The organisation of corruption in commercial enterprise: concealing (and revealing) the beneficial ownership of assets

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The assets that are necessary for and derive from corruption are often held in or transmitted through legal business structures and mechanisms, in what are termed generically “corporate vehicles”. These are “legal entities through which a wide variety of commercial activities are conducted and assets are held”, including corporations, trusts, and partnerships with limited liability characteristics (OECD, 2001: 12-13; FATF, 2006: 3). Corporate vehicles represent a critical component of contemporary economies, and are used to create and structure businesses, as well as being used for personal wealth management and investment purposes. They share features like separate legal personality by constituting legal entities separate from members or shareholders, and they often have limited liability characteristics in that partners or shareholders are liable only for their investment and their personal assets will not be reachable by the entity’s creditors. In most instances, corporate vehicles are used legally, but they can also be relied on to prevent the seizure or taxation of assets, to launder money and to conceal the proceeds or payments from bribery, due to the very qualities that make them valuable in legitimate contexts.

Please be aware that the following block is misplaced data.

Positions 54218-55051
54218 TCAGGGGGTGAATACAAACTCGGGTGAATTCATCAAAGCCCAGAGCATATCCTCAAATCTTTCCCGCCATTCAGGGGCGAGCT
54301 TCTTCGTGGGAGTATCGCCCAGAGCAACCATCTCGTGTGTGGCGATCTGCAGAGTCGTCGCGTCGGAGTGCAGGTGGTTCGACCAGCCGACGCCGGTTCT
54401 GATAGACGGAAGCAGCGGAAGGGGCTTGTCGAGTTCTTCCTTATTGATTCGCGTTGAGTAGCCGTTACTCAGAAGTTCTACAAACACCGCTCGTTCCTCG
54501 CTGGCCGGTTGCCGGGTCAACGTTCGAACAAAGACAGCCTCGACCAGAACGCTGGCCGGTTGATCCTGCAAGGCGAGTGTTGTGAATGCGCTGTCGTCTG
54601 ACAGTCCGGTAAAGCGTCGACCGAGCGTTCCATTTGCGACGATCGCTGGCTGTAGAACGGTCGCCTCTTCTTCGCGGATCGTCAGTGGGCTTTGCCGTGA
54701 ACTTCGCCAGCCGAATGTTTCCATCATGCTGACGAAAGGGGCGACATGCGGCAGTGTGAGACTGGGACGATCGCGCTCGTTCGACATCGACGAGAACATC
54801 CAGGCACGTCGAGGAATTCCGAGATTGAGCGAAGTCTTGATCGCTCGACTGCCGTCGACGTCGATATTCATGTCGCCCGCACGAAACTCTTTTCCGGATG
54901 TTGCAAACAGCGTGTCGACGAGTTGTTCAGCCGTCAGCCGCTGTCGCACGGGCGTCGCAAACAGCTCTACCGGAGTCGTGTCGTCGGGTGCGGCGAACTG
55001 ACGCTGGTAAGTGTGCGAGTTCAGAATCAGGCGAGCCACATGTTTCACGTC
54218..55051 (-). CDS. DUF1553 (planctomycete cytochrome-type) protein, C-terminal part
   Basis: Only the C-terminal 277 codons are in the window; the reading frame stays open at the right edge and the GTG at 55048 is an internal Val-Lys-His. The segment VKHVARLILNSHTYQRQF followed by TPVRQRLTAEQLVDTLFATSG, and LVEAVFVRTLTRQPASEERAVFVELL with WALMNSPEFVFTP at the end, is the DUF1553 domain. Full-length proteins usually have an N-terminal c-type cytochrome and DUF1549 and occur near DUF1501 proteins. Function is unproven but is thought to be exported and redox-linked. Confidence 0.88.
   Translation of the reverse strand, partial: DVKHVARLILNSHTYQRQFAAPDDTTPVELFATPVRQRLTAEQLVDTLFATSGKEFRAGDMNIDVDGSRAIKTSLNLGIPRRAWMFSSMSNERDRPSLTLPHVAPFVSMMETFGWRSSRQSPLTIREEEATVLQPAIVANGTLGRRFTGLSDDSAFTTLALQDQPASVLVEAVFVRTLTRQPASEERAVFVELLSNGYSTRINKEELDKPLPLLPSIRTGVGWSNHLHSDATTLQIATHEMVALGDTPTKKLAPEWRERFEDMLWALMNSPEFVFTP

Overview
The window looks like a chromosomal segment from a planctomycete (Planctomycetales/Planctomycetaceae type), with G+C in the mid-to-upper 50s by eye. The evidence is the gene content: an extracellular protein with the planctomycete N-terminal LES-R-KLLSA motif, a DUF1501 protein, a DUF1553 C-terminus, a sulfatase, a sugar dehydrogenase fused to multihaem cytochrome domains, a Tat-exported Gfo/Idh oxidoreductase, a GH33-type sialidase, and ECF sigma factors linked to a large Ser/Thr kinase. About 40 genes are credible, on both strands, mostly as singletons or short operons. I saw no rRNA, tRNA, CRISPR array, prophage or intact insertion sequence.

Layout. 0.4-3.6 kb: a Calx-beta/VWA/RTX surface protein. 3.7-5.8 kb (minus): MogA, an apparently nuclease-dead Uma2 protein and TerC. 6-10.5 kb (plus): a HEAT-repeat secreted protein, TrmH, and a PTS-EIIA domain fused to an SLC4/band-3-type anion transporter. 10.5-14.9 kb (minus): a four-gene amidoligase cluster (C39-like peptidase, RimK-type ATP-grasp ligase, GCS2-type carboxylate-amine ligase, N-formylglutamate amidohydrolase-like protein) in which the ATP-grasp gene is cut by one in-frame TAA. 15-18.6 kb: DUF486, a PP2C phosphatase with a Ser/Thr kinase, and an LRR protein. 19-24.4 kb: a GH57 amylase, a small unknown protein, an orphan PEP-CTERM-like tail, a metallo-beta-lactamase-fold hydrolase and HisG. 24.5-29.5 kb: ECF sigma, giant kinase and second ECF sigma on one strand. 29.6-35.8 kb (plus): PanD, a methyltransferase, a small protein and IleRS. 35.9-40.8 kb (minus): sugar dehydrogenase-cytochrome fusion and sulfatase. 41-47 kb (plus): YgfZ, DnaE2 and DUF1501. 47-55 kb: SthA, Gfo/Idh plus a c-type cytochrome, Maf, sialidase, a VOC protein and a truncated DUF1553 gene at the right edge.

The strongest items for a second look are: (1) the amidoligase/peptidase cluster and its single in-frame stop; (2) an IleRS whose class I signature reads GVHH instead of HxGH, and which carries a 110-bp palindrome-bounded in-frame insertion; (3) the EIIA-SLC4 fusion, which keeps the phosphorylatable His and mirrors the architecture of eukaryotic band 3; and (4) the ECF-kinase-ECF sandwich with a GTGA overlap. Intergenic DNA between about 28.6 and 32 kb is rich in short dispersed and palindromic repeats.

Original languageEnglish
Title of host publicationCorruption in Commercial Enterprise
Subtitle of host publicationLaw, Theory and Practice
EditorsLiz Campbell, Nicholas Lord
Place of PublicationAbingdon UK
Number of pages20
ISBN (Electronic)9781351602228, 9781351602211, 9781351602204
ISBN (Print)9781138063341
Publication statusPublished - 1 Jan 2018
Externally publishedYes

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